The options presented in Apple’s shopping cart also offer a year’s subscription to MobileMe for $69, which is $30 less than Apple’s regular retail price. MobileMe is especially useful with the iPad if you want to sync contact and calendar information, or Safari bookmarks, wirelessly between your computer and your iPad, or if you like the idea of the Find my iPhone feature, which works with the iPad, too. (Amazon often sells a MobileMe registration code in a shrink-wrapped box for $69 to $79 as well.)

Apple offers a 60-day MobileMe trial at no cost when you register your iPad; it’s unclear if the $69 one-year offer can easily be activated after the 60-day trial.

The iPad itself comes with two important accessories at no extra charge: a USB Power Adapter that you use to charge directly from a wall outlet and a Dock Connector to USB cable that connects the iPad to a computer or the adapter. The iPad draws 10 watts, much more than most mobile devices, and some laptops, USB hubs, and even desktop computers charge the iPad quite slowly, and only when it’s sleeping. Dan Frakes explains the details in a Macworld article. You may want to purchase a second power adapter for travel or to leave at an office. (Note that the iPad 10W USB Power Adapter accessory includes the adapter, a 6-foot power cord, and the dock connector
cable; the image at the Apple store shows only the adapter and power cord, which could make you think the dock connector cable needed to be purchased separately.)

Beyond those two freebies, you can buy a variety of accessories – some from Apple, some from other companies – that make your iPad more capable. Optional add-ons make it possible to:

  • Transfer photos to your iPad: Apple is selling a $29 iPad Camera Connection Kit, available in late April, that includes two dock adapters: one with a USB jack and the other an SD card slot. The USB jack adapter works only with digital cameras. Through either adapter, you can download photos directly into the iPad for later syncing via iTunes to a computer.
  • Output audio to headphones or speaker: The jack on the iPad takes a 3.5-mm stereo cable, so you can plug in normal headphones and speakers. When it comes to headphones, however, you might prefer wireless Bluetooth headphones. For help finding good headphones, check Macworld’s end-of-2009 Headphone Buying Guide, by Dan Frakes.
  • Output video to a projector, computer monitor, or TV: Apple is selling video output cables for VGA, composite, and component. VGA is useful to plug into video projectors, while composite (all signals on one cable) or component (three cables separating out video components) are best for plugging an iPad into TVs. No adapters are available for DVI or HDMI as far as I know.
  • Dock your iPad: Apple is selling two docks. Both prop the iPad up at a good viewing angle. Both also offer two connectors: a USB port (for connecting to a computer or power adapter) and an audio jack. The idea is that you connect cables to the dock for use on a table or desk, after which you can easily pop the iPad out of the dock and take it away with no cables trailing. The $69 iPad Keyboard Dock (available in late April) comes with a unique iPad keyboard, which includes special keys for Home, Search, Picture Frame, Switch Input Language, iTunes Transport, and Screen Lock. The $29 iPod Dock (available now) doesn’t include a keyboard. I expect third-party docks will become available shortly.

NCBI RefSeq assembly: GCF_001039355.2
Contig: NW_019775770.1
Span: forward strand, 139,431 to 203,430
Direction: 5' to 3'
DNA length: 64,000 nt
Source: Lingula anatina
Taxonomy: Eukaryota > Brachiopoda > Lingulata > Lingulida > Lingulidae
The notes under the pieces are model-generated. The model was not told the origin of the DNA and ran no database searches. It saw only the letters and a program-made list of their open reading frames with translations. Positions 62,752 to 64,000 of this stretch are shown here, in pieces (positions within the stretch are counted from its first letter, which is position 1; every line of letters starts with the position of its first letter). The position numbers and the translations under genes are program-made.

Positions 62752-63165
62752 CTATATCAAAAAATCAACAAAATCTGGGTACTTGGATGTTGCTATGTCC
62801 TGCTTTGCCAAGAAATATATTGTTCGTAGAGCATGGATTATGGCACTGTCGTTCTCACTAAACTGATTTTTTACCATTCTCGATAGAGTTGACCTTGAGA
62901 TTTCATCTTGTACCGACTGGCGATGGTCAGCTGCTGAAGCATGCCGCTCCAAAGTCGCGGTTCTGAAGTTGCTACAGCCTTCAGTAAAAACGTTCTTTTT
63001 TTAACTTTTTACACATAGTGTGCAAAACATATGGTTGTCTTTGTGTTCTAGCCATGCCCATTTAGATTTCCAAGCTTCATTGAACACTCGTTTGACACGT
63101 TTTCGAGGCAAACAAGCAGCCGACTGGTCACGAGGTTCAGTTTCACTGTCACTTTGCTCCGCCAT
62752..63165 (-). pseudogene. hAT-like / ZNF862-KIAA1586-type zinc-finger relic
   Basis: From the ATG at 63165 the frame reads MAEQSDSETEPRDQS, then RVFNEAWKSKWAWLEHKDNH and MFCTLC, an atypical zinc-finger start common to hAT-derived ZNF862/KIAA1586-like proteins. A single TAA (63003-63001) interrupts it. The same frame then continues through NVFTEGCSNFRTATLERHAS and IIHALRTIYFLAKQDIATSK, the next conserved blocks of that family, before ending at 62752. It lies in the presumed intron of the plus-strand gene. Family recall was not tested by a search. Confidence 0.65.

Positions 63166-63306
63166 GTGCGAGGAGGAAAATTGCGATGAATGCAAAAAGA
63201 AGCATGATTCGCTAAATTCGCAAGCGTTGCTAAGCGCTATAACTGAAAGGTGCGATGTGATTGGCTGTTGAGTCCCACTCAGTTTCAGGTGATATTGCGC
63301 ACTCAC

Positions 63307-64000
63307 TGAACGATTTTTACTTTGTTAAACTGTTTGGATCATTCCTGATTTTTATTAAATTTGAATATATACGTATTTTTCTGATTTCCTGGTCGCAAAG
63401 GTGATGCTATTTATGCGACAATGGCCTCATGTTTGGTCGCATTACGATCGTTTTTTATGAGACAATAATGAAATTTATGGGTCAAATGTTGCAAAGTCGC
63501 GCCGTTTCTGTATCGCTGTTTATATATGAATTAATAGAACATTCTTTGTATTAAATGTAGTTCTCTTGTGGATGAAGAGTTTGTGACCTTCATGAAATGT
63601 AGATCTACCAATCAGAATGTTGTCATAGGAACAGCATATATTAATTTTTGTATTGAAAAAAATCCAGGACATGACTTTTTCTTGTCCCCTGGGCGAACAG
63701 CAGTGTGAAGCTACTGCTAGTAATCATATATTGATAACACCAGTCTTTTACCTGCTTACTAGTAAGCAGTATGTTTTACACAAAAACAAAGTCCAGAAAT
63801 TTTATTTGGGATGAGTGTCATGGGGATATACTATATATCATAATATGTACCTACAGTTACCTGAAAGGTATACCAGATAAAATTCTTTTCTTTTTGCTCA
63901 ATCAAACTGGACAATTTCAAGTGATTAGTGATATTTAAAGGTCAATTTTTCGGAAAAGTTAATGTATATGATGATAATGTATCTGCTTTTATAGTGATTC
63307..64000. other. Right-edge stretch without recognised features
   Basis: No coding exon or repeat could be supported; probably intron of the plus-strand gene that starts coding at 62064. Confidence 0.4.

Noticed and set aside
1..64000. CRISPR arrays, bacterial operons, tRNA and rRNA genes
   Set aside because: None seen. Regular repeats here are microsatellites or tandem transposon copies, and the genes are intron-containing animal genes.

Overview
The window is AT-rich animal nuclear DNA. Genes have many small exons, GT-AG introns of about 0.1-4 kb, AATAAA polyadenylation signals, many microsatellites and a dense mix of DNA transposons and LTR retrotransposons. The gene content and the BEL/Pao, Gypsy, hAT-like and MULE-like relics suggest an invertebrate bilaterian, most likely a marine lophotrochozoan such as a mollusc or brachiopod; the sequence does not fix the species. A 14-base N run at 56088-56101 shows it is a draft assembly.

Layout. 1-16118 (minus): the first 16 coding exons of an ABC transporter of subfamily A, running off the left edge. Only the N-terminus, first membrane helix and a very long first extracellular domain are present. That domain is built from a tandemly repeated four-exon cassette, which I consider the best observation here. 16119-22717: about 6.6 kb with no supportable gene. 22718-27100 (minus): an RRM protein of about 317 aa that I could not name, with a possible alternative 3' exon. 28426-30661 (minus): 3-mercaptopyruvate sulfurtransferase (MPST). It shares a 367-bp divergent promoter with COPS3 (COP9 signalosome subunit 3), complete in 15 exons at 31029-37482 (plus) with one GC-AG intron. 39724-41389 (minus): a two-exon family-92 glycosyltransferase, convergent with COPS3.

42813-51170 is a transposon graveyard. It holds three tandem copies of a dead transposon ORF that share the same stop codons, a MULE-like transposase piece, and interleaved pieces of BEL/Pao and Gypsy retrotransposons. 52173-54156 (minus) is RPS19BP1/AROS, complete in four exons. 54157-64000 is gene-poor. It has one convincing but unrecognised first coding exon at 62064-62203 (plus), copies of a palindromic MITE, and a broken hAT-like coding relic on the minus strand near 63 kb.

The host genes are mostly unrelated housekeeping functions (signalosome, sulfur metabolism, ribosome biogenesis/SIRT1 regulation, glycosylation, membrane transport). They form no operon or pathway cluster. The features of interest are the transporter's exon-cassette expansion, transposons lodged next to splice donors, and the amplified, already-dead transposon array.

• The iPad is easy to switch into Picture Frame mode (just lock it and tap a button), wherein it shows specified photos in a slideshow. It then looks and works just like a digital picture frame. This is great fun, but you’ll want to mount the iPad in a somewhat vertical position, just as you would a framed photo. A dock or case with a “kickstand” is a must for this purpose.

  • Connect wirelessly to a Bluetooth keyboard: If you want to extend your iPad with a physical keyboard, you can get the iPad Keyboard Dock noted above or purchase the Apple Wireless Keyboard ($69); other Bluetooth keyboards also work. The onscreen virtual keyboard is acceptable for small bursts of typing, but for longer sessions, you may find it difficult to get the right ergonomics. One interesting quirk is that when a Bluetooth keyboard is paired with the iPad, the onscreen keyboard doesn’t appear. That makes sense, of course, but can be frustrating when you’re not near the Bluetooth keyboard, but it’s within range and paired.
  • If you aren’t sure what to buy, I recommend trying the iPad for a while first, to get a better sense of what you need. With my petite hands, I could type reasonably fluidly on the onscreen keyboard right away, but I missed instant access to some punctuation, which is located on a secondary view of the keyboard, one tap away.

  • Protect with a case: Some cases include a kickstand that supports the device at a good viewing angle. Many cases aren’t shipping yet. To see a large selection of upcoming and available cases, check out iLounge’s online gallery of iPad cases. I ordered Apple’s $39 simple, black case but it hasn’t arrived yet.

The iPad’s base price is well under the $999 price that some analysts thought Apple would aim for. However, by the time you equip your chosen model with the desired amount of storage space, buy it a dock and a case, and spring for a few apps – the new iPad apps are gorgeous but tend to cost more than iPhone apps – you may be nearing or even exceeding that $999 mark. If budget is a concern, I recommend trying an iPad in person before you shop or holding off on extras until you are sure you want them.